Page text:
such as butter, cooking margarine, oil, MCT
oil, sour cream, full cream milk, cheese

Vegetables served with cream- or cheese based


Low fat soups only with <2g fat per serve.

Add 20mL glucose polymer syrup or 10g of glucose powder

All other soups including with added milk, cream, sour cream, coconut milk or cream


<5g fat per serve

Bread (white or wholemeal) with no standard margarine or butter

Vegemite™, jam, honey

Salad fillings

Sliced chicken breast cooked without fat or skin

Deli meat <3% fat

Tuna canned in brine

Egg white

Cheese <3% fat (e.g. some very low fat cheese slices, cottage cheese, ricotta cheese)

Most cheese, higher fat meat fillings, egg yolk, peanut butter

Avocado, olives

Margarine, butter, cream cheese, mayonnaise



Salads, dressings

<5g fat per serve as main meal

Salads containing lean meat, chicken breast, white fish, tuna canned in brine, low fat cheese with <3% fat

Side salad vegetables

Served with fat-free dressing or lemon wedge

Other cheese, higher fat meats

Coleslaw or potato salad

Full fat dressings, mayonnaise

Olives, avocado

Breads, cereals

Breads, breakfast cereals, rice cakes, corn thins with <2% fat

Rolled oats made on water or skim milk

Raw muesli of rolled oats and dried fruit

Serve with skim milk

Toasted muesli

Raw muesli with nuts or seeds

Rolled oats made with full cream milk

Cereals with coconut


Jam, honey, Vegemite™

Butter, margarine

Peanut butter, cream cheese, hazelnut spread

Hot breakfast choices

Spaghetti, baked beans (<2% fat)

Egg white only

Grilled plain or herbed tomato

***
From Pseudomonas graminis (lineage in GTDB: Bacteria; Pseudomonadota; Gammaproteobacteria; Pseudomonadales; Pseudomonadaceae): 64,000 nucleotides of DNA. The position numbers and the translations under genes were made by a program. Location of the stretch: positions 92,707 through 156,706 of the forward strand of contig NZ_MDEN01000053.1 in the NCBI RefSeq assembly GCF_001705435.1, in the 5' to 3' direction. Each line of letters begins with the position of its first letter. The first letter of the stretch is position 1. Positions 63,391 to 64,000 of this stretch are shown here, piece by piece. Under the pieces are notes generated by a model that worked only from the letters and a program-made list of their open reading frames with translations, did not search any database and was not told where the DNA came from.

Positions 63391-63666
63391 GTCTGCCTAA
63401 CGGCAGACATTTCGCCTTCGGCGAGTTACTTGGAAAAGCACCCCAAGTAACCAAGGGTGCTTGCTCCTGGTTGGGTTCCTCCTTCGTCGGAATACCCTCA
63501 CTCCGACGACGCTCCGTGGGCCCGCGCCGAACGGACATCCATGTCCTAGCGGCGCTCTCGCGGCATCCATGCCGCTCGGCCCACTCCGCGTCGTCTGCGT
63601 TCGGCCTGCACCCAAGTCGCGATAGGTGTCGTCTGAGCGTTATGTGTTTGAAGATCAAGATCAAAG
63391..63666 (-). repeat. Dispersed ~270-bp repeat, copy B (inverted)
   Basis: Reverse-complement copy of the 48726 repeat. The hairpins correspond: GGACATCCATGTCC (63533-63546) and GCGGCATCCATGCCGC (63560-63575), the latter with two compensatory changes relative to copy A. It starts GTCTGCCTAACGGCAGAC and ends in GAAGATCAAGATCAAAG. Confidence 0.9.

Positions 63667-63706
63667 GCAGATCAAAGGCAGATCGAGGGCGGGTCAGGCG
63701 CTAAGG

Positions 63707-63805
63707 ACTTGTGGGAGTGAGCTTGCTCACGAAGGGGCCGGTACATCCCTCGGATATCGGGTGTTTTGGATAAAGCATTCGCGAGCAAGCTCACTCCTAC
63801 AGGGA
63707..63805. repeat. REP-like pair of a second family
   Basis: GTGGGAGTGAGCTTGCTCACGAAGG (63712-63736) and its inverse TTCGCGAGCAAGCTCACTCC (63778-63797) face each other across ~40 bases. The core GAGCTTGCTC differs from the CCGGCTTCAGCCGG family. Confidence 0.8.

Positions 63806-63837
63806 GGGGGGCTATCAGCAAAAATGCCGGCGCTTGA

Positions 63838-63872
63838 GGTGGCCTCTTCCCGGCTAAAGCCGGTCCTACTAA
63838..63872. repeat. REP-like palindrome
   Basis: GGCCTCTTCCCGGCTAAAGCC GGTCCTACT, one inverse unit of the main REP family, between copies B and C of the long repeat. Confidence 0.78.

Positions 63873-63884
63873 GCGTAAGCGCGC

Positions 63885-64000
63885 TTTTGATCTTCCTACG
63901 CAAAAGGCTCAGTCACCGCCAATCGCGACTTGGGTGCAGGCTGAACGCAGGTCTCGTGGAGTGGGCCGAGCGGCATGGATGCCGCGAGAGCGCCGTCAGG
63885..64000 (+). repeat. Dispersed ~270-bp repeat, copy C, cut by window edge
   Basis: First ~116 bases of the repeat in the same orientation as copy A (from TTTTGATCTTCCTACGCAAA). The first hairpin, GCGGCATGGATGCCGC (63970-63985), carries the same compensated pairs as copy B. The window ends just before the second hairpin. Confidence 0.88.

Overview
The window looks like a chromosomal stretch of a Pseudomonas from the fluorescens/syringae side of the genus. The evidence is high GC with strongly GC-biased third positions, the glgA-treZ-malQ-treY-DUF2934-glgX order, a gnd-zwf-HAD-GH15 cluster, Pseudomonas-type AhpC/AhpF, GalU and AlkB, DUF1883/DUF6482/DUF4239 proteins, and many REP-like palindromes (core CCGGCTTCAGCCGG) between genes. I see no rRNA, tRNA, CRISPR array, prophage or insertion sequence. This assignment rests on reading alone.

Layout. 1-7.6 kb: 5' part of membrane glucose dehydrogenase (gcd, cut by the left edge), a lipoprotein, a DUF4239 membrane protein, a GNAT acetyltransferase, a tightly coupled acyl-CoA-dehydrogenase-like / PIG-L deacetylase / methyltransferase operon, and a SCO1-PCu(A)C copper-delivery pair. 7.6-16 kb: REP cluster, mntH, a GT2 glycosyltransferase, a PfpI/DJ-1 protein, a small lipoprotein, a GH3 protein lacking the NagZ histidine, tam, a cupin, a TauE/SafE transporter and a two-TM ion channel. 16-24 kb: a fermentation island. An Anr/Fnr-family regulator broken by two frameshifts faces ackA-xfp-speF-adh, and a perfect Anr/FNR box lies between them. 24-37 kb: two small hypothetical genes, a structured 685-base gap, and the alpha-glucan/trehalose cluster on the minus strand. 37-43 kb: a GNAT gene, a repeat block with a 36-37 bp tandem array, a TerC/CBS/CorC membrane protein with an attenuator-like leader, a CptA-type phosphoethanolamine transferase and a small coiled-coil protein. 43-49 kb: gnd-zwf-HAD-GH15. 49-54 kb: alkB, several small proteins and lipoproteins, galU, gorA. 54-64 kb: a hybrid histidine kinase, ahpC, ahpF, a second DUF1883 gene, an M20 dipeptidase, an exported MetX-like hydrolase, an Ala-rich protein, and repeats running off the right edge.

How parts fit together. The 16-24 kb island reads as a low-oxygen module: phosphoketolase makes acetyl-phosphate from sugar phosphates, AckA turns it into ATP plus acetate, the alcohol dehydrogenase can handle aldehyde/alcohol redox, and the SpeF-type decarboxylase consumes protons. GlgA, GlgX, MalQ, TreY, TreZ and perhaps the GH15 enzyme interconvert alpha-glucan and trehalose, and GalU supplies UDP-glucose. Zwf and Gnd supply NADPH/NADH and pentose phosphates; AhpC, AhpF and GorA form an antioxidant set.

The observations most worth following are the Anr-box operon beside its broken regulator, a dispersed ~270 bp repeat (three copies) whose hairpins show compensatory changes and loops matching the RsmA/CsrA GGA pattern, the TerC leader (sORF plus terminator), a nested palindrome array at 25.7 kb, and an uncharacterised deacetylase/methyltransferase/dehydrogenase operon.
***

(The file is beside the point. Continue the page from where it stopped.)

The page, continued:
Bacon, sausages, egg yolk


Fresh/canned in syrup/dried fruits

Serve with 20mL glucose polymer syrup (see recipe below) or 10g glucose powder

Juices with added glucose polymer



Fat-free (skim milk) yoghurts (<1% fat)

Full fat or soy yoghurts


Canned and fresh fruit


Meringue, pavlova

Desserts made using egg white (<1% fat)

Low fat custard and skim milk dessert (<1% fat)

If <700kJ/serve with 20mL glucose polymer

Cake, pastries, puddings

Dairy/milk based desserts

Desserts containing egg yolk

Cream, ice-cream

Milk and cheese

Skim milk, Shape™ or milk with <1% fat

Soy beverage with <1% fat

Cottage cheese, ricotta cheese, some very low fat cheese slices (<3% fat)

Milk >1% fat (e.g. full-cream milks, reduced fat milks)

Soy beverage with >1% fat

Cream, sour cream

All other cheeses



Cordials, juices, soft drinks

Skim milk or milk with <1% fat

Low fat nutritional supplements – prescribed by dietitian

Energy content of drinks to be fortified to
4.2kJ/mL with glucose polymer

Milk >1% fat

<2 g fat per serve

Fat-free only (e.g. rice crackers)

All others


Herbs and spices


Lollies (e.g. boiled lollies, jelly snakes)

Ice blocks

Glucose polymers

Nuts and seeds


9kJ/mL Glucose polymer syrup recipe:
56g glucose polymer added to 60mL water (makes 100mL)


  1. Agency for Clinical Innovation. Nutrition standards for paediatric inpatients in NSW hospitals. Sydney 2011.
  2. Agency for Clinical Innovation. Nutrition standards for adult inpatients in NSW hospitals. Sydney 2011.
  3. Dietitians Association of Australia. 2009. Nutrition Manual 8th ed. Canberra: DAA.
  4. American Dietetic Association. Paediatric Nutrition Care Manual. Chicago: ADA.
  5. Mahon LK and Escott-Stump S. 2008. Krause’s Food and Nutrition Therapy. 12th edition. St Louis: Saunders Elsevier.
  6. Shaw V and Lawson M. 2007. Clinical Paediatric Dietetics. 3rd edition. Blackwell Publishing.
  7. Acosta PB. 2010. Nutrition Management of Patients with Inherited Metabolic Disorders Jones and Bartlett Publishers.